Factors affecting the intensity of a child’s grief

Wired at birth for connection

John Bowlby, a British psychologist and the first attachment theorist, believed that a child’s brain is wired at birth to create a bond or connection with their primary caregiver, usually the mother. He describes this connection or bond as the “blueprint” for how a child learns about relationships.

In an article  “What Is Attachment Theory? The Importance of Early Emotional Bonds”  written by Kendra Cherry, she discusses John Bowlby’s attachment theory. and describes the theme of this theory as follows:

“The central theme of attachment theory is that primary caregivers who are available and responsive to an infant’s needs allow the child to develop a sense of security. The infant knows that the caregiver is dependable, which creates a secure base for the child to then explore the world.”

This early secure attachment encourages trust, growth, development of positive self-esteem, the ability to build other relationships and the capacity to cope. However when children experience trauma such as a death of a primary caregiver their world can be turned upside down and influence how they feel about themselves and how they cope with the loss, which in turn can create insecure attachments.  If children are not supported adequately during loss, this insecure attachment can have an impact on the development of future relationships as they may be afraid to trust or love other people in fear that they too may die or disappear from their lives. This insecure attachment is one of the factors that can influence the child’s capacity to cope and affect the intensity of the child’s experience of grief.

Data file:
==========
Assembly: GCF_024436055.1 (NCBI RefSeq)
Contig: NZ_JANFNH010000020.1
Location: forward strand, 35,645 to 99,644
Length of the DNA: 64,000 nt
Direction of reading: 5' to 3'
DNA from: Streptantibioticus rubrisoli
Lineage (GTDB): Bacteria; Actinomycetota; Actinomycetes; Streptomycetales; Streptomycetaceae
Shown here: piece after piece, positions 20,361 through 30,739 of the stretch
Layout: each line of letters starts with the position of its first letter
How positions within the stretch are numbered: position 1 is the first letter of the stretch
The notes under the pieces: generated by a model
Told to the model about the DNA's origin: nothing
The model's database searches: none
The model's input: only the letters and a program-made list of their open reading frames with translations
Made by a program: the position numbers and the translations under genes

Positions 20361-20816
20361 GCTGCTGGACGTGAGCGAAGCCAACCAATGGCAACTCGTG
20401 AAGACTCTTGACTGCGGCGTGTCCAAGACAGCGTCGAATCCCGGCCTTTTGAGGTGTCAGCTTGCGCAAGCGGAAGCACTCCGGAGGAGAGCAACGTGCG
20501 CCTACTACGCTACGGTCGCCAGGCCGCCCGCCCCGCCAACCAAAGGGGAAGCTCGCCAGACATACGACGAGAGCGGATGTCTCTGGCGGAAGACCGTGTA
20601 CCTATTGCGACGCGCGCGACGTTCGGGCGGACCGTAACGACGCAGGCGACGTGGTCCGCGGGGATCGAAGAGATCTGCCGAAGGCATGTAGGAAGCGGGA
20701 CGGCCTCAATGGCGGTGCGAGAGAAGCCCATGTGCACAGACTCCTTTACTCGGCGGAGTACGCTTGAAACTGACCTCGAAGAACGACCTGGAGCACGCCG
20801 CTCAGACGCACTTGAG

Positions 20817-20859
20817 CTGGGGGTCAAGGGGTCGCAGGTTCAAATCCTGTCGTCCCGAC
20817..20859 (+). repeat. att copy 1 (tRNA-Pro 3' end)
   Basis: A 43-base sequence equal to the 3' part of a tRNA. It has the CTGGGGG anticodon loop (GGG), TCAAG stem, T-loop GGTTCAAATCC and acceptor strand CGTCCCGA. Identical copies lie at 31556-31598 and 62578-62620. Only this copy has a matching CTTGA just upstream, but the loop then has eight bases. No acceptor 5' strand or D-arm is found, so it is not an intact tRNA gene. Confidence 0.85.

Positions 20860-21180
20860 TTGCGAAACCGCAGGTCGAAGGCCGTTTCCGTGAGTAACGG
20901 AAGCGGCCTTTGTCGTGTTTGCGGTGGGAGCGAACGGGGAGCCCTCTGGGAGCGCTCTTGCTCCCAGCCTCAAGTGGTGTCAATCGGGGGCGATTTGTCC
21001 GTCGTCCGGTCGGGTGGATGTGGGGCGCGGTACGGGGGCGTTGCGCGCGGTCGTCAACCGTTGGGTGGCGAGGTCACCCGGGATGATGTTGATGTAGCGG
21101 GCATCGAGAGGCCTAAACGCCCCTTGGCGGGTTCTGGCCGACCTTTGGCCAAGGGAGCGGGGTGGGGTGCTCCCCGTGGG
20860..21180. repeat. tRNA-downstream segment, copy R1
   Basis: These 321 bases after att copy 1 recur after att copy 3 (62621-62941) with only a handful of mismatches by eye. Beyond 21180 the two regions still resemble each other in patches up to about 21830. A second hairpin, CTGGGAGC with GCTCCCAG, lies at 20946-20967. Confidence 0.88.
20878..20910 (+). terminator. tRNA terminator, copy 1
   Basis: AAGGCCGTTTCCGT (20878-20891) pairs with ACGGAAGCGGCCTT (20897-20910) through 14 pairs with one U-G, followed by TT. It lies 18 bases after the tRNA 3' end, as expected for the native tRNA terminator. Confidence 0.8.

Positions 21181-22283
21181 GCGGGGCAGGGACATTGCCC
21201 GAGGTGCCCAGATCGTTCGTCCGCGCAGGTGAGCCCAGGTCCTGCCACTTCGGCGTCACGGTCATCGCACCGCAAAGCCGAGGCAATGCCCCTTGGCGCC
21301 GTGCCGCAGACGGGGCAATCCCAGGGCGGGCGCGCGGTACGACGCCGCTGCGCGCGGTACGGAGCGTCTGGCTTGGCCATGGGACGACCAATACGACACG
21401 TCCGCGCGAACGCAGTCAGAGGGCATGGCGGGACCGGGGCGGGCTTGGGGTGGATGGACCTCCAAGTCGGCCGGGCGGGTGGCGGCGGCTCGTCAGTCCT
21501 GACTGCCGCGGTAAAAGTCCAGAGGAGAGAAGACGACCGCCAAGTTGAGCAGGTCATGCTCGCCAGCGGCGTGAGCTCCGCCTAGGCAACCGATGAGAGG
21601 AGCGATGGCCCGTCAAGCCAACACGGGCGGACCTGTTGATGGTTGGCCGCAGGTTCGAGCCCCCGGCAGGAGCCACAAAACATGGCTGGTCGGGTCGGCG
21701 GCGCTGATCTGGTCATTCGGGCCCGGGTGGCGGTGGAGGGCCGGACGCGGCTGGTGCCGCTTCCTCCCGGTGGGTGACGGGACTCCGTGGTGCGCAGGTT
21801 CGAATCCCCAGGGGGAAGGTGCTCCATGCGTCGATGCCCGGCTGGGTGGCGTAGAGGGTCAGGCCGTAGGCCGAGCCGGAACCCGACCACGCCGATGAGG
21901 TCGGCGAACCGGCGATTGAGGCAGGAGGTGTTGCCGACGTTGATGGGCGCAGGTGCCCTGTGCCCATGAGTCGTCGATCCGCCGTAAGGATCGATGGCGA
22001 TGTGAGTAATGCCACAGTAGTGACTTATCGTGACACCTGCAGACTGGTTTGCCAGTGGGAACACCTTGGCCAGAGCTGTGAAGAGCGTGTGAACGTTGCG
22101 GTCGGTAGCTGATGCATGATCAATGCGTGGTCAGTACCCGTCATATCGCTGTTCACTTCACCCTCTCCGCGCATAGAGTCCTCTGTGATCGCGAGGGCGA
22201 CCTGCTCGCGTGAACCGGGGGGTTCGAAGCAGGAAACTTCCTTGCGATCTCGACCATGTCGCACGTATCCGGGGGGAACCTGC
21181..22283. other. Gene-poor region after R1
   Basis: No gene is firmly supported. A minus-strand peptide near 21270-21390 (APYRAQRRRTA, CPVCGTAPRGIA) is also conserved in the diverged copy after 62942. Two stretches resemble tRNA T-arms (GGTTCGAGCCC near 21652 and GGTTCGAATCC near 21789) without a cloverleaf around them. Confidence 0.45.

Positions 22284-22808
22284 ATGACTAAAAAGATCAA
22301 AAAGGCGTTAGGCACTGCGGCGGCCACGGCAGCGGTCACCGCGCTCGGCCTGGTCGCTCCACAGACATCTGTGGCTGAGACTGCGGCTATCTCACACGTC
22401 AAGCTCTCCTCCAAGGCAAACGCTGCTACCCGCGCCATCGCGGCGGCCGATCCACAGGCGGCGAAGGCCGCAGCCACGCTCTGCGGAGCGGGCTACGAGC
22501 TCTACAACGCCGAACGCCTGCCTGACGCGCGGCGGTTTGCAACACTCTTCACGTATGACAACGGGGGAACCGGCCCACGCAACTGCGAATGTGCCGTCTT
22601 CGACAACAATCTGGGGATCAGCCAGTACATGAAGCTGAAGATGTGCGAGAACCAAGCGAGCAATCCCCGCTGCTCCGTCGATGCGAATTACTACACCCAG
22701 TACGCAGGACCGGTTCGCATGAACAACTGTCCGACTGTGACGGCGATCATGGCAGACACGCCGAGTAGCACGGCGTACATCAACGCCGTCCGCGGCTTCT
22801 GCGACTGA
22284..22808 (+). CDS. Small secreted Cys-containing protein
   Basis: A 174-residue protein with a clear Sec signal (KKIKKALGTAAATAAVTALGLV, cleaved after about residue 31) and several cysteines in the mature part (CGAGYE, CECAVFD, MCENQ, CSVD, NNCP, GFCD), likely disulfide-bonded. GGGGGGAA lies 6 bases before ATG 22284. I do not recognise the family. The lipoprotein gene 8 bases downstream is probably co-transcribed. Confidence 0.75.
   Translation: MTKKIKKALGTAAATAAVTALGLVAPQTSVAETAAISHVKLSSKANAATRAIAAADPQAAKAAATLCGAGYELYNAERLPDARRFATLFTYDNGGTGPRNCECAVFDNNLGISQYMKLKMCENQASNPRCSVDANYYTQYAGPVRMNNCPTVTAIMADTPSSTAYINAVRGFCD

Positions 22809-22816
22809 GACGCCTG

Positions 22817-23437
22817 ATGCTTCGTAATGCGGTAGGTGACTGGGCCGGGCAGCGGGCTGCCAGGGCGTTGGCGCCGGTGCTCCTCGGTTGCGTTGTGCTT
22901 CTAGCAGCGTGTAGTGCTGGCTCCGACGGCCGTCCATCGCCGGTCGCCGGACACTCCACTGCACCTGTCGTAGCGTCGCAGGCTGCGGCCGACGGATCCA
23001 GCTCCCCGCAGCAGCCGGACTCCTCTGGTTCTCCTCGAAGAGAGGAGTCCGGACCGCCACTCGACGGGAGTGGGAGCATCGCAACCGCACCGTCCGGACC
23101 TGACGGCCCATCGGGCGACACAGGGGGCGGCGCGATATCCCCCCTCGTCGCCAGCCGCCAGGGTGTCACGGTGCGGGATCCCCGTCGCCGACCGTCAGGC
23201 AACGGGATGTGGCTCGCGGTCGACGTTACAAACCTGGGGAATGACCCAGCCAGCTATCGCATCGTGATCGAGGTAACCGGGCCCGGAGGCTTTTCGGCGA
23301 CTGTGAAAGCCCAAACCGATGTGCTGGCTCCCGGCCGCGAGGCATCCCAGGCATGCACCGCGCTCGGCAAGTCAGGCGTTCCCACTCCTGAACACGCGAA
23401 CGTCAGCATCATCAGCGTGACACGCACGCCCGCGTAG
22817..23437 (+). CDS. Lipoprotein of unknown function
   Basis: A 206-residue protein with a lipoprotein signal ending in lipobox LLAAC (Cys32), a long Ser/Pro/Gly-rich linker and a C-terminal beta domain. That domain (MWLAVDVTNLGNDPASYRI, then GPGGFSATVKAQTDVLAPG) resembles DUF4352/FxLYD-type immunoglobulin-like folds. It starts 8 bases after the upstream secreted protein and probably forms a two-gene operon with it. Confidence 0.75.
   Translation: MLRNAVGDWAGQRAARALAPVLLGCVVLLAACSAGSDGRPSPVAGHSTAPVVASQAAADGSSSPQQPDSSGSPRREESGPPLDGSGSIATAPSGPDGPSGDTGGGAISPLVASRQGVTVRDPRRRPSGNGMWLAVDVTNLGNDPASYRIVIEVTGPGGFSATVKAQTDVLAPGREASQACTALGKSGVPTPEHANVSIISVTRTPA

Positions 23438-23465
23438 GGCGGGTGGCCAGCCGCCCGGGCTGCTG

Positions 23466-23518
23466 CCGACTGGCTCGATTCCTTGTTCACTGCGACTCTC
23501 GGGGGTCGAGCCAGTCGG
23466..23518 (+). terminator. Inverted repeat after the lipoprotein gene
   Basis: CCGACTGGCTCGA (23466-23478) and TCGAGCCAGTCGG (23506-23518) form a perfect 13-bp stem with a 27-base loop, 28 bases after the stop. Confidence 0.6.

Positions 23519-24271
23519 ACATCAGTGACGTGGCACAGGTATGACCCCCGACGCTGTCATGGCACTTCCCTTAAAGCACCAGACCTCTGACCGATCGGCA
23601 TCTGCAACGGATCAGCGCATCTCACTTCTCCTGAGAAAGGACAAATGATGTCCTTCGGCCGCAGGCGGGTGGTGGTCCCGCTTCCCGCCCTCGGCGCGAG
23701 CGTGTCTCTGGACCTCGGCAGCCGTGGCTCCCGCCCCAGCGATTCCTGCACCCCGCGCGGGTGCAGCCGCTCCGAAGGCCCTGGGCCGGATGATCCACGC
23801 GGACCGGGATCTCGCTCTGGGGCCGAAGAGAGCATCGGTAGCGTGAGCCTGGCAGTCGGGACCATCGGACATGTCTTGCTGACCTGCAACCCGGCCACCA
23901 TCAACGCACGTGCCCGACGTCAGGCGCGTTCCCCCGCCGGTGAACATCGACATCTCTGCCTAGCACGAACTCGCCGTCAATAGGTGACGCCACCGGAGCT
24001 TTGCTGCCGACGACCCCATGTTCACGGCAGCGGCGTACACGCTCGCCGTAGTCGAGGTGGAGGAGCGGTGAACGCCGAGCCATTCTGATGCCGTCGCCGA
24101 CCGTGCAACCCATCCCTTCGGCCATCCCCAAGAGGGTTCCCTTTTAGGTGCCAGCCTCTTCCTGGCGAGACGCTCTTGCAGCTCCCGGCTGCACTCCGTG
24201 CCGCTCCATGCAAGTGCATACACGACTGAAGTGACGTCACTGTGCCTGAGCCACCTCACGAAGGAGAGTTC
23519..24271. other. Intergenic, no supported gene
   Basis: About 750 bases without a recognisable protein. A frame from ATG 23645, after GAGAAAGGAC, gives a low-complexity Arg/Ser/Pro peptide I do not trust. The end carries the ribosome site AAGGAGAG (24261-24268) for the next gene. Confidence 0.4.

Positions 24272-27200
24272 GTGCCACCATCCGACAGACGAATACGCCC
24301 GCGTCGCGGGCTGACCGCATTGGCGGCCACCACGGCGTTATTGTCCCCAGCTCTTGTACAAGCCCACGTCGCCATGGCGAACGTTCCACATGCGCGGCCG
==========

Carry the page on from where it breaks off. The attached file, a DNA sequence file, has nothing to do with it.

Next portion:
The capacity to cope

As with adult grief there are factors that influence and affect a child’s adjustment to death and how they grieve. In the Khululeka Grief Support training material  KHU KIT – a resource for people working with bereaved children”  an acronym S.C.R.A.P.E. is used to describe the factors influencing the intensity of a child’s grief and capacity to cope with loss.

Click on the ‘>’ to uncover what each of these letters stands for.

To find out more about the Khululeka Grief Support and their available training material please click here.

Peter’s story – a case study

Read the following story  and identify the factors that may influence Peter’s intensity of his grief experience and his capacity to cope.